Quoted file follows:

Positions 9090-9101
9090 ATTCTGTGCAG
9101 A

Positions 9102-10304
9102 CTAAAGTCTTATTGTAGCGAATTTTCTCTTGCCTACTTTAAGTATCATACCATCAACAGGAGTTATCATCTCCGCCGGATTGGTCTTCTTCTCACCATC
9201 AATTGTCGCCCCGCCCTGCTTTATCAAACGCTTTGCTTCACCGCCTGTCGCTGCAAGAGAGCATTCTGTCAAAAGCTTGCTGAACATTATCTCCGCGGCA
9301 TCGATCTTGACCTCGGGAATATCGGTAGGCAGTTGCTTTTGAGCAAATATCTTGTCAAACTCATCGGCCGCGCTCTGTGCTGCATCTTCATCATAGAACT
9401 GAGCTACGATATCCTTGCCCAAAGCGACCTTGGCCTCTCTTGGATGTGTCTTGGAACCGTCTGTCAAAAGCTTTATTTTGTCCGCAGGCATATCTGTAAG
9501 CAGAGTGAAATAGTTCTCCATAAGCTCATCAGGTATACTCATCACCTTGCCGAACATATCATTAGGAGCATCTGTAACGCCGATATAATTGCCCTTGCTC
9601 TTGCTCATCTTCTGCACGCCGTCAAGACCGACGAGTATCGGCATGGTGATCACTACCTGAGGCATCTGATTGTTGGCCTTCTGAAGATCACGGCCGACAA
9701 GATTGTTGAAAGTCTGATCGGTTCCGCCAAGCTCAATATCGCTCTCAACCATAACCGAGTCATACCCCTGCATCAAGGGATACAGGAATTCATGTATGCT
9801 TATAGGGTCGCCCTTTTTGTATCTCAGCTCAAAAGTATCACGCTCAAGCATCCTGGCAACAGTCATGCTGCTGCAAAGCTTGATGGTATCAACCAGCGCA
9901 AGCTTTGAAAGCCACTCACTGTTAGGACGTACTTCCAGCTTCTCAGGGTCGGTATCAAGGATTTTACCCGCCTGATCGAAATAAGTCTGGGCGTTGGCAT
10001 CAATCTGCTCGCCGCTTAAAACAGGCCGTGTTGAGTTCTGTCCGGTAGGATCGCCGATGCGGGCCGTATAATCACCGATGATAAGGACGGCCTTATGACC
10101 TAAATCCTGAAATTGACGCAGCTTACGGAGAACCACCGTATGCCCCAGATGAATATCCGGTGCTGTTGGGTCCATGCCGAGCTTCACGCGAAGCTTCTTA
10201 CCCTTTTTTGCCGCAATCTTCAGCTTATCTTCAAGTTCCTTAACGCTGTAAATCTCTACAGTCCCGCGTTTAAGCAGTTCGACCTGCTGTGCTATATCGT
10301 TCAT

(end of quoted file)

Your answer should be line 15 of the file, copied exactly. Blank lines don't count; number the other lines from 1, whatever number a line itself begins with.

10101 TAAATCCTGAAATTGACGCAGCTTACGGAGAACCACCGTATGCCCCAGATGAATATCCGGTGCTGTTGGGTCCATGCCGAGCTTCACGCGAAGCTTCTTA